Q&A with Angela Meadon author of Strong Medicine
Angela Meadon, a past creative writing participant launches her book on 25 August. To celebrate we asked her some questions about her writing and publishing process.
How long did this book gestate for?
It’s always hard to say exactly when the idea for a novel first occurs to me. Every good story is a delicate blend of all our creative influences, whether that is other books, our environment, the people around us, or great TV.
Strong Medicine itself came out of research I did, about five years ago, into human body part trafficking for a sceptical blog I used to write, as well as discussions with my American friend about the similarities and stark differences between our cultures.
And, of course, I love writing dark fiction, so putting the two together with a healthy dose of my deepest fear (losing my children). I’d say that once I decided to actually write this novel, I let it stew in my brain for about three months before I actually sat down to write it.
How clear an image of your novel did you have in your head before you began?
I’ve always been a ‘pantser’, what George RR Martin calls a ‘gardener’. Someone who plants the seeds of an idea and watches it grow.
However, with Strong Medicine I felt I couldn’t just wing it. This is a story that deserves telling properly. Once I’d done all the research and character planning I wanted to for the novel, I wrote precise outline highlighting the key plot elements and main turning points of the novel.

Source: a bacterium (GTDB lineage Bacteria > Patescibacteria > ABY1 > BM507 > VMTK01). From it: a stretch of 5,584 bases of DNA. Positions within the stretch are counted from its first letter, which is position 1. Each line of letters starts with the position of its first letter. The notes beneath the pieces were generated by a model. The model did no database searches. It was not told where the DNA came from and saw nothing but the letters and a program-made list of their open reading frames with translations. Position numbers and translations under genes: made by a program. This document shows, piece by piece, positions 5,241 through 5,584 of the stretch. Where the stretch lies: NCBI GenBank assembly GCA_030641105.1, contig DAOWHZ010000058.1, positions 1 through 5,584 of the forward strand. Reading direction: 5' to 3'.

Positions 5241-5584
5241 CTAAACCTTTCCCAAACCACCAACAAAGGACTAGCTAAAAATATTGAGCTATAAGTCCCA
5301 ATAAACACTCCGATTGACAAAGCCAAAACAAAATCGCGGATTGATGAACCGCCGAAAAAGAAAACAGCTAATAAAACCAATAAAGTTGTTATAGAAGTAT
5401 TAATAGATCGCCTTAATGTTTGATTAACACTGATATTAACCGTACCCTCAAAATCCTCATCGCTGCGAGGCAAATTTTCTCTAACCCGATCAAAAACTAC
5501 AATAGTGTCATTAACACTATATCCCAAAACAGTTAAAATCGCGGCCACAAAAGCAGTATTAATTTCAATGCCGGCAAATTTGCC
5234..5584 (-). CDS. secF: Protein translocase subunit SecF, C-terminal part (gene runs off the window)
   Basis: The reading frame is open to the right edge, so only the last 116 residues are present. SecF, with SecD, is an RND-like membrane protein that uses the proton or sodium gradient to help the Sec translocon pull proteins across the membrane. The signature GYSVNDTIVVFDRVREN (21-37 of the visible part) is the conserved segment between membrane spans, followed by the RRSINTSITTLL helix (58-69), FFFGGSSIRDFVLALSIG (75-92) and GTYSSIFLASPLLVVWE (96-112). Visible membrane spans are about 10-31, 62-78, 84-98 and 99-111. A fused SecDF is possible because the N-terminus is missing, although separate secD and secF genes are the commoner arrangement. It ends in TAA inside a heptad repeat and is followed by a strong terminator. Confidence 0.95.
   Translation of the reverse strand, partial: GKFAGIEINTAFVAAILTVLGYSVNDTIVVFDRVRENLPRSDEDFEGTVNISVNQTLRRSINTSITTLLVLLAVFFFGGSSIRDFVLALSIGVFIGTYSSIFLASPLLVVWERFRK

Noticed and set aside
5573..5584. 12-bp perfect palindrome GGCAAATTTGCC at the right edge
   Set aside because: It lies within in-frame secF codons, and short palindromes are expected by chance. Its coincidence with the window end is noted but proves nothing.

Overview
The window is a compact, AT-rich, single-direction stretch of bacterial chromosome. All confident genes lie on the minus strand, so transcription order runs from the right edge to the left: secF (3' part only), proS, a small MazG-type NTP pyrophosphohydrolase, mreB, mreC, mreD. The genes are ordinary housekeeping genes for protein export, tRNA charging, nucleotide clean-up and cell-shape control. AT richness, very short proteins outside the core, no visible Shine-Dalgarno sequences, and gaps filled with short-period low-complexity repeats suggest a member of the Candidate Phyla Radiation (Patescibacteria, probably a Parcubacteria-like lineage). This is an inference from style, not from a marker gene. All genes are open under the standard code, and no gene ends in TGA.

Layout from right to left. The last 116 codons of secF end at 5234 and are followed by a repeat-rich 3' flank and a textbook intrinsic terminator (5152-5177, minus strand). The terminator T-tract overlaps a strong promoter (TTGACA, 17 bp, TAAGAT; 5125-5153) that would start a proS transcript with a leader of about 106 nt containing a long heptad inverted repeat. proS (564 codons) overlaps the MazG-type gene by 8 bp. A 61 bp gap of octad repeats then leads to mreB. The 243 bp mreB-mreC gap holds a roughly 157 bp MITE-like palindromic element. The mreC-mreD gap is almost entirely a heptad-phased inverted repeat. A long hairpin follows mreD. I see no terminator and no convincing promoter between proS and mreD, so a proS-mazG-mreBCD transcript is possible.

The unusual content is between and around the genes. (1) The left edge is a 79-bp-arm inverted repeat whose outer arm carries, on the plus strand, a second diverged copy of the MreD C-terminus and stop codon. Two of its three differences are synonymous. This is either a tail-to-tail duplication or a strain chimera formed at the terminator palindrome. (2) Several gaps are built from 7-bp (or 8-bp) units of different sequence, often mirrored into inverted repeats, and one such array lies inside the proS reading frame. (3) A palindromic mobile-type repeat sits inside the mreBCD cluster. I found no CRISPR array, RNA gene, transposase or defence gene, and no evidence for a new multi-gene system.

I knew from the beginning that I wanted to tell this story from both sides of the kidnapping, the mother’s and the witchdoctor’s. And, I had a firm idea of how to present each viewpoint.
At what stage did you do your research and how did you weave it in to your story without it showing?
As I mentioned earlier, I spent some time researching the topic of human body part trafficking a few years ago. The practise struck a deep chord within me. Once I decided to write this novel, I spent months searching for every last documented case, interview, research article, and survivor account that I could get my hands on. I spoke to people who had either experienced an attack first-hand or knew someone who had.
Now, all of that research gets fictionalised. Exaggerated in some cases, combined with fictional elements in others. As real as human body part harvesting is, this is a story, not intended to be taken as fact.
I present the research in a variety of ways: through the viewpoint characters’ experiences in the novel, through introductory blurb at the beginnings of some chapters, and through the very removed dialogue in the interview transcripts.
If you think of your novel as a painting, the research is both the invisible outline which holds the entire work together, and the highlights that give depth and texture to the art. You have to use it sparingly, and make it feel organic. You don’t want the reader to feel like you’re slapping them in the face with a wet paint roller.